Our ultimate goal is to elucidate how sensory processing occurs in the brain at the level of individual cells and circuits, and how this leads to directed behavior through the process of decision making. Here, we will create neurogenetic reagents that will help introduce the desert fly Drosophila mojavensis as a new comparative model system to study the neurobiology of temperature and humidity sensing and preference. We will use CRISPR/Cas9 genome editing technology and site-specific integration to produce D. mojavensis strains that can be flexibly used to silence, image the activity of, or activate select cell types that process temperature and humidity signals at the periphery and in the brain. Our expectation is that, once the key foundational work has been completed, our reagents will help us and others to design powerful comparative studies to establish conservation and divergence between this extremophile species and its laboratory relative D. melanogaster, and ultimately help identify general principles used in sensory processing by all animals.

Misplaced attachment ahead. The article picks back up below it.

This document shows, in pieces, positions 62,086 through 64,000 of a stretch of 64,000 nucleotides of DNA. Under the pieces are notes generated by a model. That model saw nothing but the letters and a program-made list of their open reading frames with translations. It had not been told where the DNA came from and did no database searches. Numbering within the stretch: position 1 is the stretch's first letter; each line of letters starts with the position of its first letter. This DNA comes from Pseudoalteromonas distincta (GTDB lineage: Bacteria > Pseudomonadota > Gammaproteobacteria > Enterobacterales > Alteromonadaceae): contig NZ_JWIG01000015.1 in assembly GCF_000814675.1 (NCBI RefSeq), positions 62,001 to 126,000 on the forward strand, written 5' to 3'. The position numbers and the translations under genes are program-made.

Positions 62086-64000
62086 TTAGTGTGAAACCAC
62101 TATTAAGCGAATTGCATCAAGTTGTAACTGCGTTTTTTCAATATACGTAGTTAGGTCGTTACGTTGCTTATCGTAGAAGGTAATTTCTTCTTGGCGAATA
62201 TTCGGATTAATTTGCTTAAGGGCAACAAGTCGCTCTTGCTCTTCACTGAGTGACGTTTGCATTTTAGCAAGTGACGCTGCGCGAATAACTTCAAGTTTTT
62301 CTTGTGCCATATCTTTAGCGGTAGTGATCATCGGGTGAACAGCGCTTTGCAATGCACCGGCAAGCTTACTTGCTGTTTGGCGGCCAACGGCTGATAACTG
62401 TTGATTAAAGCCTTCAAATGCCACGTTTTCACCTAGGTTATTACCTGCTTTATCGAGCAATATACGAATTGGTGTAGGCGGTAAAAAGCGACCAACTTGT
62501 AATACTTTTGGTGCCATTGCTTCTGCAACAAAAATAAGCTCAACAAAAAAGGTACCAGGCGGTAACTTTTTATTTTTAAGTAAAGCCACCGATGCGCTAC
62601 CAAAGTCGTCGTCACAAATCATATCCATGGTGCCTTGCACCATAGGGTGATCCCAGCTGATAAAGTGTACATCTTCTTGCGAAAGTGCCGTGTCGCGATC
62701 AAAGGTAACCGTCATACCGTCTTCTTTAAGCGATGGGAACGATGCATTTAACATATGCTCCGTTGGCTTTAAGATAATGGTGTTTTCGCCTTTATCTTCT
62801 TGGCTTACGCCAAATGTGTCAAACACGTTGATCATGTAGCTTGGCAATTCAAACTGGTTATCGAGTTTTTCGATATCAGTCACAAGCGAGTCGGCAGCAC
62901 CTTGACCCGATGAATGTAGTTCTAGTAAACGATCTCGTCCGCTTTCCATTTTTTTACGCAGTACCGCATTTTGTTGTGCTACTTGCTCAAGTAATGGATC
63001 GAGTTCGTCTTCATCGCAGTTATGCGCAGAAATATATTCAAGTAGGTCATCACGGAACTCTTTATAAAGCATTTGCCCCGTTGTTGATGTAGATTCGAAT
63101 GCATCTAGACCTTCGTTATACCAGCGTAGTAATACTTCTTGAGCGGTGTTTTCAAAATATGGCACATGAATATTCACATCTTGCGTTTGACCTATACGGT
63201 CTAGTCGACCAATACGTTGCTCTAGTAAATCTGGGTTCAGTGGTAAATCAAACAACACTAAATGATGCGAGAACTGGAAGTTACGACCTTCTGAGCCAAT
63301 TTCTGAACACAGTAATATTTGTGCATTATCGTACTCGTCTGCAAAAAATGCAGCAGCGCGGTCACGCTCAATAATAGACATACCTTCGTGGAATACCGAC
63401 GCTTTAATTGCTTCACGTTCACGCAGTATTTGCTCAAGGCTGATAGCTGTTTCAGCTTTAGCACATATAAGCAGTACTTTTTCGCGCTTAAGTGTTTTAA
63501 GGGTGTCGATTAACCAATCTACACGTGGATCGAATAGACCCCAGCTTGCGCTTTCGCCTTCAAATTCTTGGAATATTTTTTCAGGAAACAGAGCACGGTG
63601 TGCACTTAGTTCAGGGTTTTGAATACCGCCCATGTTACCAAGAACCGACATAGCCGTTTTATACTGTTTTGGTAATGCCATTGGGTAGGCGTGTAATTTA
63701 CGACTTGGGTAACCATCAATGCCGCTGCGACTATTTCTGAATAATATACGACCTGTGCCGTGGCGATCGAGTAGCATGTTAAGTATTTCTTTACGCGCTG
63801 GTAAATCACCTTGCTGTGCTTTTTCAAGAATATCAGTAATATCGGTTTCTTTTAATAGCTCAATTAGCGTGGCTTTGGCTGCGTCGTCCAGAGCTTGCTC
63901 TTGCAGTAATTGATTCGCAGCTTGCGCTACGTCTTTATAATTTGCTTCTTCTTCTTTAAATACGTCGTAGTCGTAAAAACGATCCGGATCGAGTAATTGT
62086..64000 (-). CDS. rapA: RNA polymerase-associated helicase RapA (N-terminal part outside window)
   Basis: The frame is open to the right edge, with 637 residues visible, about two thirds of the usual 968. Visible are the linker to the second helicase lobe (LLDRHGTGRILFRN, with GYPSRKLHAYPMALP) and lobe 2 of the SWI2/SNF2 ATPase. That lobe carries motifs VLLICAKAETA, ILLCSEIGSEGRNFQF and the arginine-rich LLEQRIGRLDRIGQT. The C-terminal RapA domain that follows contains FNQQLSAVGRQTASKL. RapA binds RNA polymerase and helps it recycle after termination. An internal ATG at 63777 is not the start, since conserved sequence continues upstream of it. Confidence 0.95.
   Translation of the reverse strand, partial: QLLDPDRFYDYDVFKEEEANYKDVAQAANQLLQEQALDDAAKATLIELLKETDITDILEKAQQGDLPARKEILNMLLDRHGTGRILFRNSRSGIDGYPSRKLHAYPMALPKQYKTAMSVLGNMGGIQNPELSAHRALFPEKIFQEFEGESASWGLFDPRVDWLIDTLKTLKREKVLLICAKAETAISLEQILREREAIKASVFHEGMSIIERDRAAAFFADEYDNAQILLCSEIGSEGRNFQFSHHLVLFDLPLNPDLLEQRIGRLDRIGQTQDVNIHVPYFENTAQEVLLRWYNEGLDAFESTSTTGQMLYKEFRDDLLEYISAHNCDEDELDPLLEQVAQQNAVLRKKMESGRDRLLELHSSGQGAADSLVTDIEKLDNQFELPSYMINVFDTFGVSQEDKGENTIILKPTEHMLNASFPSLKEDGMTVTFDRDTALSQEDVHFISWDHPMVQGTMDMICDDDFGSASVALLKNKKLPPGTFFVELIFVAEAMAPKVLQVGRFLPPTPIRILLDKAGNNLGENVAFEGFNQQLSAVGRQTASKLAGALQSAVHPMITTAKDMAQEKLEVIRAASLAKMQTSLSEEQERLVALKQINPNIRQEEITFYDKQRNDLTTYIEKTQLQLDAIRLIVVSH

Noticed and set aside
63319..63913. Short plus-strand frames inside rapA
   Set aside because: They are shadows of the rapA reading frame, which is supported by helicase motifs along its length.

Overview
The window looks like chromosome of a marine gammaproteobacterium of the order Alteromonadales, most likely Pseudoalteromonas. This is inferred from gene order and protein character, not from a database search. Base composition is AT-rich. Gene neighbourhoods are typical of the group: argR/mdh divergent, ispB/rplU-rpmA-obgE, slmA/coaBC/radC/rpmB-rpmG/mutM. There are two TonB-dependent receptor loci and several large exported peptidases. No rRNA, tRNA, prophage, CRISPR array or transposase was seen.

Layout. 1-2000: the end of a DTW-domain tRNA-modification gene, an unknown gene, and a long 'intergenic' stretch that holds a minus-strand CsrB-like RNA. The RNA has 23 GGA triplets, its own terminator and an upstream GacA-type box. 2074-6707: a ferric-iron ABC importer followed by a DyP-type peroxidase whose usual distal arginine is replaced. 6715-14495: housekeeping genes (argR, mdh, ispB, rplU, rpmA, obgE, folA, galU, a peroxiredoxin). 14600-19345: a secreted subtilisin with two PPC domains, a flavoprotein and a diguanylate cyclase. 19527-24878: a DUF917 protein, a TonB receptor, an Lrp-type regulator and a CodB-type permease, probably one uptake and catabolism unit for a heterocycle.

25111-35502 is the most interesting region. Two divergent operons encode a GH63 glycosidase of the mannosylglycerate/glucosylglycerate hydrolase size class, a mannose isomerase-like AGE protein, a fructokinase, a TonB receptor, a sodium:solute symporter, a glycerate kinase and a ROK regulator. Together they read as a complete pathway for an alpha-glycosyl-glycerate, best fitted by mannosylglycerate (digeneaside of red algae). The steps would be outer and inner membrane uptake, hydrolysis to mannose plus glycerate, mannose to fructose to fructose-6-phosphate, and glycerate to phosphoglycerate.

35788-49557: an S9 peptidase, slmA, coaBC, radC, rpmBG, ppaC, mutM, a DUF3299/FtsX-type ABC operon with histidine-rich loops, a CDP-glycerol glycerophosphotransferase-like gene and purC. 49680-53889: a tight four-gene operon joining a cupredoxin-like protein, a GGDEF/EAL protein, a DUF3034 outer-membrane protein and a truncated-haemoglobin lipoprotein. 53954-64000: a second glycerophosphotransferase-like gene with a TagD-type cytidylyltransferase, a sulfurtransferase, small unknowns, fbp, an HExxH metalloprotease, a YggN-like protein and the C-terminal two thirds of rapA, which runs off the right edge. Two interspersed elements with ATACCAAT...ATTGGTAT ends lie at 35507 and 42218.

|Effective start/end date||1/1/23 → 12/31/24|
- National Institute of Neurological Disorders and Stroke (1R21NS130554-01)
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